After living with an ancient Phenom-II 965BE-based system for years, I decided to finally treat myself to an upgrade. I'd had most of these parts earmarked for quite a while, but I only had a budget of $800. Luckily I managed to take advantage of some really great Black Friday deals and, once I included taxes, I managed to just barely squeak in under the $800 mark. Despite the usual holiday-time shipping fiascos, it was a pretty streamlined build experience and I'm really pleased with the end result. The system plays games like a champ and looks so great in person!

I realize I could have skipped out on the RGB fans and the liquid cooler and probably could have used the price difference to bump up to a Zen+ processor and a 580, but I decided that since I'm only gaming at 1080p and I'll likely be upgrading to the 3000 series chips and Navi in a year or two anyway, I'd treat myself to some RGB goodness and use the AIO to dial in a nice strong overclock to get the most out of my $130 CPU as possible. Besides, I've never had a liquid cooler before and with it on sale for $50, this seemed like a great opportunity to pop that cherry. Looking at the completed system and the fact that it still manages 1080p@60 with zero issues on all of the games I play, I'm happy with my decision to splurge on a little cosmetic flair.

Pros of the Build:

  • I apparently got very lucky with the silicon lottery on my CPU and GPU. I was able to dial in a rock-solid 4.0ghz at 1.325v on my CPU with plenty of thermal headroom remaining. My GPU was able to get an 11% overclock (to 1420mhz) with a 100mv undervolt, a memory overclock to 2250mhz, and never tops 75C even with the fan limit set to 2,500rpm, which is barely audible. Extremely pleased with my final overclocks on each component.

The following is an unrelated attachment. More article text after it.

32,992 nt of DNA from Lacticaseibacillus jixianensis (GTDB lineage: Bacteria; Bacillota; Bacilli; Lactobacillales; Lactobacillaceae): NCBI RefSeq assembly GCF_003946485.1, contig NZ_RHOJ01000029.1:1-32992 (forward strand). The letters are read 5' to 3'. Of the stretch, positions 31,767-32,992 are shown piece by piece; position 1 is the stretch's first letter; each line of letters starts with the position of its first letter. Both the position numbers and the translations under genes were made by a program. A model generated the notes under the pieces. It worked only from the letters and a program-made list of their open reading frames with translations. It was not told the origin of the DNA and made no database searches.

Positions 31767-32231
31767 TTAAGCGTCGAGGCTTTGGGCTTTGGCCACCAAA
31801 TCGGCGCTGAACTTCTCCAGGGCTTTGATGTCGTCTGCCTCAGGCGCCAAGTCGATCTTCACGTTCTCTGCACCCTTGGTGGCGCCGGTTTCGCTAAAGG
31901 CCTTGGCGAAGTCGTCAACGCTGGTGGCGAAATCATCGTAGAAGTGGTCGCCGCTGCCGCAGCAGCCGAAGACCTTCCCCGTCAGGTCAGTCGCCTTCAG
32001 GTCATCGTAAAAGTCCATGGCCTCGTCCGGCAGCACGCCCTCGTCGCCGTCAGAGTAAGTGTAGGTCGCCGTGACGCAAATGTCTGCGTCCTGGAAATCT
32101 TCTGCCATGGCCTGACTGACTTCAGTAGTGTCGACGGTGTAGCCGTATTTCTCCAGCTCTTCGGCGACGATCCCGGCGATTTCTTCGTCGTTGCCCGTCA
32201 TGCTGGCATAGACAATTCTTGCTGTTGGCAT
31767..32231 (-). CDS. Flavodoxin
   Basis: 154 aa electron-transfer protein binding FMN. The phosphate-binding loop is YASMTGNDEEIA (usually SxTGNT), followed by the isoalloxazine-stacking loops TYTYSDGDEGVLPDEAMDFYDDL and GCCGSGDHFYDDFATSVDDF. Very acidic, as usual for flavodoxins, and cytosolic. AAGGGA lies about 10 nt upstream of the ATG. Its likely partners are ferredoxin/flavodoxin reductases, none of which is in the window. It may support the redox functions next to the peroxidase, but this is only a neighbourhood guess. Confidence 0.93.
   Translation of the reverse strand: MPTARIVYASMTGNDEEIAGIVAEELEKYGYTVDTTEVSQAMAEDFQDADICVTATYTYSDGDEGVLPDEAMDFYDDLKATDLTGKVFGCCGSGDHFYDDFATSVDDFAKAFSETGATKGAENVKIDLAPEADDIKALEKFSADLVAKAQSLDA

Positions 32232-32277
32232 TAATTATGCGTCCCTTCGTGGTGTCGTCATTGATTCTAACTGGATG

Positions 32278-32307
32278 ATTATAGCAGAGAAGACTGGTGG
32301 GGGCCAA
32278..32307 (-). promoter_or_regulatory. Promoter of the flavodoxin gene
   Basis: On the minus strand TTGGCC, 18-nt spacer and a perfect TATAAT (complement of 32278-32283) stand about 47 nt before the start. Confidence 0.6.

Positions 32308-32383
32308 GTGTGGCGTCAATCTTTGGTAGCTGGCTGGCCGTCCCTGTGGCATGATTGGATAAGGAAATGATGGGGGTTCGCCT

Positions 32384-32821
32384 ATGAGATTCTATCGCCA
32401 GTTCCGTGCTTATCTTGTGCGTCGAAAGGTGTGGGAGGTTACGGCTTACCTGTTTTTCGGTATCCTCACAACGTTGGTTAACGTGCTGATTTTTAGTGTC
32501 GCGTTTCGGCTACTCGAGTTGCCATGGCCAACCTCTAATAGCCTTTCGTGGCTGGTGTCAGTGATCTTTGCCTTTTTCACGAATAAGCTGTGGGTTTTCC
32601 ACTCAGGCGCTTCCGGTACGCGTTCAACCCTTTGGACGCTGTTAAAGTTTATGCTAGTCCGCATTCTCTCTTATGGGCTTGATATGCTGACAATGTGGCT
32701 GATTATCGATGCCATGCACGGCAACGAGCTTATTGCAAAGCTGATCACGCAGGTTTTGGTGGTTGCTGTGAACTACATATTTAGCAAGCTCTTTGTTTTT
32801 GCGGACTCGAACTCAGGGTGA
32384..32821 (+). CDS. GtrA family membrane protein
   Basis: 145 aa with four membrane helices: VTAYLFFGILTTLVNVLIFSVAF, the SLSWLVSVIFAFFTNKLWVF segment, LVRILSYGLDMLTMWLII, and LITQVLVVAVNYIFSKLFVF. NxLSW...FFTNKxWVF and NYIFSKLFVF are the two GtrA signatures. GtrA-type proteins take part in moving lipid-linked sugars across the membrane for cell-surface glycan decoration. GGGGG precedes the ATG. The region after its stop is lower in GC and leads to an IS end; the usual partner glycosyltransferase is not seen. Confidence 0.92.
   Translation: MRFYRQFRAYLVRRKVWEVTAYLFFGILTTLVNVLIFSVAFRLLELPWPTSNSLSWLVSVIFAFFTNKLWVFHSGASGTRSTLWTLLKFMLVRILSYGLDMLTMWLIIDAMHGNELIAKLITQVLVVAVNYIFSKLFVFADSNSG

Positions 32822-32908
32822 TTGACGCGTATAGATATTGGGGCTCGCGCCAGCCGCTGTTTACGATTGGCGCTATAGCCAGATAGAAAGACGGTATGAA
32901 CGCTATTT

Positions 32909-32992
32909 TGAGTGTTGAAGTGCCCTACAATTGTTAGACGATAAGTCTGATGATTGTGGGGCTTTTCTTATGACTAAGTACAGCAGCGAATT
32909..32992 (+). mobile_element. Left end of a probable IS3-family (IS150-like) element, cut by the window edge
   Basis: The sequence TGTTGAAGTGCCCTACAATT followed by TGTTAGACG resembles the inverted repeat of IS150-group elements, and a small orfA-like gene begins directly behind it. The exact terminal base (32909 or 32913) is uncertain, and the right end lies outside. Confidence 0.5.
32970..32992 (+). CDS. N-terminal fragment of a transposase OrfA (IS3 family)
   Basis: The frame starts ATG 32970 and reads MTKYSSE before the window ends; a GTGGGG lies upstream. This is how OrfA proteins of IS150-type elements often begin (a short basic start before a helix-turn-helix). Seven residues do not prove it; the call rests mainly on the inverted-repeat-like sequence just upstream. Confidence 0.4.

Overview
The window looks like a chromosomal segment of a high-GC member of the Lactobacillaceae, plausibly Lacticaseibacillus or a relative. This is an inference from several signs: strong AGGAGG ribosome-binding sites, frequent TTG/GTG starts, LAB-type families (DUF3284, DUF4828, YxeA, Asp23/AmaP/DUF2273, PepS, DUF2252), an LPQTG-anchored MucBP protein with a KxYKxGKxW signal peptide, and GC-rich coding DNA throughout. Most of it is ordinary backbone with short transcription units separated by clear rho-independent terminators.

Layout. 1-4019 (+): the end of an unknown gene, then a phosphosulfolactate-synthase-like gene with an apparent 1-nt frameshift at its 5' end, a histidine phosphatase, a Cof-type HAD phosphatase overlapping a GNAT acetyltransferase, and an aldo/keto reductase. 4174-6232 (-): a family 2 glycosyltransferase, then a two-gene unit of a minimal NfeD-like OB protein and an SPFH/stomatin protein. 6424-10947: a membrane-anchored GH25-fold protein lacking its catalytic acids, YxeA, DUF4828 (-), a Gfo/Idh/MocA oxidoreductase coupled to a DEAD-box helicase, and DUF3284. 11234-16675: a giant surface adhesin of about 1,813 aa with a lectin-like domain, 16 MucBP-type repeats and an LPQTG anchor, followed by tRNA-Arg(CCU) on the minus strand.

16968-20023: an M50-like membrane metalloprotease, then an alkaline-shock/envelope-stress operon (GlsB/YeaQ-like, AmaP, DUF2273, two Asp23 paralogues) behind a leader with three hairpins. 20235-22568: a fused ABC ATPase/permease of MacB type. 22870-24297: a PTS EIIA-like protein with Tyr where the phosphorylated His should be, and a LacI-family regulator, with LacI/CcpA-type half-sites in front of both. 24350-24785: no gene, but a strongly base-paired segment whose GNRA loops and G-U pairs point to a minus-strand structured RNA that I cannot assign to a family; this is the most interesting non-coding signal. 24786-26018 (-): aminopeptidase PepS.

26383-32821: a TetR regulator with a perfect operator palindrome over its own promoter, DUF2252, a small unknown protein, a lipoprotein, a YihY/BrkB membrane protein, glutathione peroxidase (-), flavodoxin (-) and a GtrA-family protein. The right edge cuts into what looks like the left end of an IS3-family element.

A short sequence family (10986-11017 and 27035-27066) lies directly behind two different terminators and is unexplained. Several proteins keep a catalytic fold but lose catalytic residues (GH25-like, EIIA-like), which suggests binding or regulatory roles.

• So quiet! Even with a total of 7 fans (3 intake, 3 exhaust, plus the GPU), at full load, I can barely hear the fans in this system running. At idle it's nearly dead silent and at load it's easily drowned out by my speakers or headphones, even at low volume. The RF120 case fans are an amazing value in terms of airflow, noise, and lighting quality. Not only that, but they move plenty of air, keeping internal temps nice and col.

  • The Geil memory was a bit of a gamble, but I put my faith in that 'Ryzen Approved' sticker and it paid off. Utterly stable and worry-free after activating the built-in 3,000mhz XMP profile. And the RGB is very slick. Not as well diffused as the Trident Z or Vengeance RGB kits, but still very attractive in person. Pictures don't do it justice. Awesome value at the price I paid.

  • I didn't know I could be more in love with the Meshify C than I already was, but somehow I am. Between the aesthetics, the airflow, the zero-wasted-spaced dimensions, and the simple but effective cable management options, it just makes building a system such a streamlined experience.

  • The UpHere! PSU cable extensions are absurdly high quality for how little they cost. They feel and look great and even come with cable combs included, all for less than $30! Awesome value.